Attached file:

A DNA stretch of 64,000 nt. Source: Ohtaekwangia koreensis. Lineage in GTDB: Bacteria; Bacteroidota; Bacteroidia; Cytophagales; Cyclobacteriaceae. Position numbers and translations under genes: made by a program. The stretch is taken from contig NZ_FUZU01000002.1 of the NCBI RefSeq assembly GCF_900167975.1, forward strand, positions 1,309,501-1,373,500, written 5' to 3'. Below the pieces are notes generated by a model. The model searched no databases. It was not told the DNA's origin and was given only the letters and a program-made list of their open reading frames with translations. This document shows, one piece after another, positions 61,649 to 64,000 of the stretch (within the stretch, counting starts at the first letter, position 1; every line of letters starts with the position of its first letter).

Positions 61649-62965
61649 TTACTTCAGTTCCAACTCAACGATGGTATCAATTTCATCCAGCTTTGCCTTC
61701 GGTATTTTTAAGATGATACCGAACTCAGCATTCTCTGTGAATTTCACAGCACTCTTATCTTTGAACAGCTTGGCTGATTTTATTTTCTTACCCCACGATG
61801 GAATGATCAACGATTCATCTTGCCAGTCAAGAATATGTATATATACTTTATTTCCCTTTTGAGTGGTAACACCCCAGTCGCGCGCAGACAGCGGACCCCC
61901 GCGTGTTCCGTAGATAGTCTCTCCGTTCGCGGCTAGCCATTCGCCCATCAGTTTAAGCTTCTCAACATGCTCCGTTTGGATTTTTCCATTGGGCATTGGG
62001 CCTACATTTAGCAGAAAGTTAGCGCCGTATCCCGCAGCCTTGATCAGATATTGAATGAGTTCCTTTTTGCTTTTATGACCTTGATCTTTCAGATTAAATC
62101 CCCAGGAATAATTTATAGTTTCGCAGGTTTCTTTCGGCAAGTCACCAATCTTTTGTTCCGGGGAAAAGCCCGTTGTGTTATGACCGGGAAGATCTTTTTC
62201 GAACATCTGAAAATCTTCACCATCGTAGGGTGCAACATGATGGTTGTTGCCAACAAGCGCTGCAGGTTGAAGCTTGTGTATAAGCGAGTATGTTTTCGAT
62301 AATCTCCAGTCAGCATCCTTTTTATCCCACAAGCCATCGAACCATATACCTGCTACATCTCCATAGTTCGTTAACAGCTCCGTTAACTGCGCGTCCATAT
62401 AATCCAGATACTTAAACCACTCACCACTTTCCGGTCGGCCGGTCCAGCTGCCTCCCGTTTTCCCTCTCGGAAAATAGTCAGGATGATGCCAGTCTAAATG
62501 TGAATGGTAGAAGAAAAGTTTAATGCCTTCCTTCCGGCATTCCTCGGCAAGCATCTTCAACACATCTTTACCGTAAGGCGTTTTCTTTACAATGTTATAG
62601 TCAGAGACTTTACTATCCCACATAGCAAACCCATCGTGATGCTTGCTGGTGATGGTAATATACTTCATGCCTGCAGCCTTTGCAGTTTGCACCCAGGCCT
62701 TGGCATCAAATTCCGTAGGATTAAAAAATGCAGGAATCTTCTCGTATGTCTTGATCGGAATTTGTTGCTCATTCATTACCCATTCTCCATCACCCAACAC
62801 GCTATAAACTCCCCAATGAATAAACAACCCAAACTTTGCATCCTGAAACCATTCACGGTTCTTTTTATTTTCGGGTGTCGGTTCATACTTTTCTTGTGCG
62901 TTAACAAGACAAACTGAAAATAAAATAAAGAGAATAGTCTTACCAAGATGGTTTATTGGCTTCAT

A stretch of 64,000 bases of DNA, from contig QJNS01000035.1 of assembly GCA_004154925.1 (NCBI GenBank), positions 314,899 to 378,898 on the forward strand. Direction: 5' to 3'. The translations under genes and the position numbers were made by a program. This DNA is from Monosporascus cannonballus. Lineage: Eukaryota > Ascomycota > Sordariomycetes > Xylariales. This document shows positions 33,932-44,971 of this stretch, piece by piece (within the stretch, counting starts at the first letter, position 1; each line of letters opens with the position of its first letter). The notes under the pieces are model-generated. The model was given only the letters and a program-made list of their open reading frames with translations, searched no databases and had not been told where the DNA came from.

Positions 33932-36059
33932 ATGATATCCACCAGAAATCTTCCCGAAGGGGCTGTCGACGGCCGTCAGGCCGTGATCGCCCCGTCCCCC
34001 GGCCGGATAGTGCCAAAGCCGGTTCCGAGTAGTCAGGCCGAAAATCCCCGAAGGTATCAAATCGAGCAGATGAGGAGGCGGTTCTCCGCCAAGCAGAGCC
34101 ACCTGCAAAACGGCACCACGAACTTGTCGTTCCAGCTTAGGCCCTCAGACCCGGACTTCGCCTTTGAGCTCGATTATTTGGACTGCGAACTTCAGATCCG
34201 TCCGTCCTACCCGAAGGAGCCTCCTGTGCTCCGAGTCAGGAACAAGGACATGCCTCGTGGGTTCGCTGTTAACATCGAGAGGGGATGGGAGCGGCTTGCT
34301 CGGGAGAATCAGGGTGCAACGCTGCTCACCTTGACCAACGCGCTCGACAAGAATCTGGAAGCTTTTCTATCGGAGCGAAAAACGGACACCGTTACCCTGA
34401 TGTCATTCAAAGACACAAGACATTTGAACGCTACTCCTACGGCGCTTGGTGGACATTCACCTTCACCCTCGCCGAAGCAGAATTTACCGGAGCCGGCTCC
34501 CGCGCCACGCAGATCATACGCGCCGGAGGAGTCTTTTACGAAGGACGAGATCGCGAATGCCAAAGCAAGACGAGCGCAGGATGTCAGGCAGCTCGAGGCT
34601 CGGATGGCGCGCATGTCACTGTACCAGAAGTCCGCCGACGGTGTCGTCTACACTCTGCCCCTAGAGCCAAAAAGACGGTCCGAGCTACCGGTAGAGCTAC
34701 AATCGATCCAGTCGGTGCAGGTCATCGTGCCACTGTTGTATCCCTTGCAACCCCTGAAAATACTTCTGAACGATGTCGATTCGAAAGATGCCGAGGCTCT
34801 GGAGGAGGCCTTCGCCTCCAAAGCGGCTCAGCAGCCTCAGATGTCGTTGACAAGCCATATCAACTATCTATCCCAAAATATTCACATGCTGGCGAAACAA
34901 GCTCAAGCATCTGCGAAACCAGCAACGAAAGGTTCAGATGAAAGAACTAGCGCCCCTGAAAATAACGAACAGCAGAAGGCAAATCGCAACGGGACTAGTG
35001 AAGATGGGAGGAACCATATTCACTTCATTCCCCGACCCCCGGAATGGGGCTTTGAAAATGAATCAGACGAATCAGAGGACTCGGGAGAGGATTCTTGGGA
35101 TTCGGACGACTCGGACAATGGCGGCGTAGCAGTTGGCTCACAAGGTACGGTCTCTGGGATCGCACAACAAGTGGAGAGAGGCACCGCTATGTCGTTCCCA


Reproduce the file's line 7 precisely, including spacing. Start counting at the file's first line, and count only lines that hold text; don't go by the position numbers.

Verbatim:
62001 CCTACATTTAGCAGAAAGTTAGCGCCGTATCCCGCAGCCTTGATCAGATATTGAATGAGTTCCTTTTTGCTTTTATGACCTTGATCTTTCAGATTAAATC